Author Tom Burnam, in Dictionary of Misinformation (1975), commented (pp. 257–58) that "it seems unfair to quote the remark above out of a context which includes the phrase 'that unfortunate race,' etc."
Taney's own attitudes toward slavery were more complex. Taney not only emancipated his own slaves, but gave pensions to those who were too old to work. In 1819, he defended a Methodist minister who had been indicted for inciting slave insurrections by denouncing slavery in a camp meeting. In his opening argument in that case Taney condemned slavery as "a blot on our national character."
Taney's attitudes toward slavery, however, hardened over time. By the time he wrote his opinion in Dred Scott he labeled the opposition to slavery as "northern aggression," a popular phrase among Southerners. He evidently hoped that a Supreme Court decision declaring federal restrictions on slavery in the territories unconstitutional would put the issue beyond the realm of political debate. As it turned out, he was wrong, as his decision only served to galvanize Northern opposition to slavery while splitting the Democratic Party on sectional lines.
Many abolitionists—and some supporters of slavery—believed that Taney was prepared to rule that the states likewise had no power to bar slaveholders from bringing their property into free states and that state laws providing for the emancipation of slaves brought into their territory were likewise unconstitutional. A case, Lemmon v. New York, that presented that issue was slowly making its way to the Supreme Court in the years after the Dred Scott decision. The outbreak of the American Civil War denied Taney that opportunity, as the Commonwealth of Virginia seceded and no longer recognized the Court's authority.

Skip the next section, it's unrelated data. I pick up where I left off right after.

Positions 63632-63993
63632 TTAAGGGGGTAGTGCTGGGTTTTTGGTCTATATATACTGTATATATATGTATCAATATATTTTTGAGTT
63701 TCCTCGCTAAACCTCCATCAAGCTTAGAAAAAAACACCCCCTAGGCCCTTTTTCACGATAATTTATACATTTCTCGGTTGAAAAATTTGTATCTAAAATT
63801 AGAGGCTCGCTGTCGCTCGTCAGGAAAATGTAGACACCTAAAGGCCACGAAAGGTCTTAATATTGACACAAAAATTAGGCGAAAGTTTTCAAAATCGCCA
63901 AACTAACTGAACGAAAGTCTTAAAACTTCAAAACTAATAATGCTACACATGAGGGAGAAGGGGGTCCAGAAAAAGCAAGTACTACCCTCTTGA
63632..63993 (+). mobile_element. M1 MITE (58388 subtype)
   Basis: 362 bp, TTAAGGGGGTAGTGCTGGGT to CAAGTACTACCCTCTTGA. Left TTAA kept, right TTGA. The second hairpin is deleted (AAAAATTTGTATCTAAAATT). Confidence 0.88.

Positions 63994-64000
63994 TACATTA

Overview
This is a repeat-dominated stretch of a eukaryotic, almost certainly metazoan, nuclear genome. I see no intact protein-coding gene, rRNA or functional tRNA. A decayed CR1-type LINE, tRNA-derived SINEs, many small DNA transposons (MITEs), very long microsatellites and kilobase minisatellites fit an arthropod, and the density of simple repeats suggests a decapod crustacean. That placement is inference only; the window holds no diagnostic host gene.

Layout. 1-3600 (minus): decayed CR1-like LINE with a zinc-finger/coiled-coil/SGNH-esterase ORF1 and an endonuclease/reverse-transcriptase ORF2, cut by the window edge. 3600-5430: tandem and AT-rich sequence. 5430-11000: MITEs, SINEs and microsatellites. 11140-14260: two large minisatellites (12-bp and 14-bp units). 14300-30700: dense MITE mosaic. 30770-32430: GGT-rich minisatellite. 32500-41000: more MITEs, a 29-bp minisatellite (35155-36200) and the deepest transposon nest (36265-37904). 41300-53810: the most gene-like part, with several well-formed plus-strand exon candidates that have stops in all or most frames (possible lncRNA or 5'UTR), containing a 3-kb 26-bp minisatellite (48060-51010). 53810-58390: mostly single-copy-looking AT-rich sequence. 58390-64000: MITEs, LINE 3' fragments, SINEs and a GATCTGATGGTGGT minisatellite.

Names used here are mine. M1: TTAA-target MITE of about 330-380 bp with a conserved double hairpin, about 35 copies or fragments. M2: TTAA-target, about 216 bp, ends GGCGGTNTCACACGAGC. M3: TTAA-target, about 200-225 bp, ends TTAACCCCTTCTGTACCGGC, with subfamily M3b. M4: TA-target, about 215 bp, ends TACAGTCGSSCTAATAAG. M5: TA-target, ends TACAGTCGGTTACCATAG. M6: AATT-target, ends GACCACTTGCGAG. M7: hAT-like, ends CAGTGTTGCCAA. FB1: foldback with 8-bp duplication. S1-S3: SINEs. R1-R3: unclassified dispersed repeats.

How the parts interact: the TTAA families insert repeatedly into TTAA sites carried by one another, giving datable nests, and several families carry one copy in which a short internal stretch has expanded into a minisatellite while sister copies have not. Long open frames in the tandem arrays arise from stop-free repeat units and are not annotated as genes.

Taney remained a controversial figure, even when merely a statuary figure, following his death. In 1865 Congress rejected the proposal to commission a bust of Taney to be displayed with those of the four Chief Justices who preceded him. As Senator Charles Sumner of Massachusetts said:
Sumner had long exhibited an extreme and bitter dislike of the late Chief Justice. Upon hearing the news of Taney's passing the previous year, he wrote President Abraham Lincoln in celebration declaring that "Providence has given us a victory" in Taney's death. Even though Congress refused, in 1865, to commission a bust of Taney for display, it eventually did so when Taney's successor, Chief Justice Salmon Chase, died. In 1873, Congress apportioned funds for busts of both Taney and Chase to be displayed in the Capitol alongside the other chief justices.
Justice Benjamin Robbins Curtis, author of the dissent on Dred Scott, held his former colleague in high esteem despite their differences in that case. Writing in his own memoirs, Curtis described Taney:
Modern legal scholars have tended to concur with Justice Curtis that, notwithstanding the Dred Scott decision and the furor surrounding it, which will forever be attached to his name, Taney was both an outstanding jurist and a competent judicial administrator.
Taney County, Missouri, is named in his honor. He is still honored in his home State of Maryland, which State's legislature was arrested by Federal troops and imprisoned without habeas corpus by order of President Lincoln. There is a statue of Justice Taney prominently displayed on the grounds of the Maryland State House.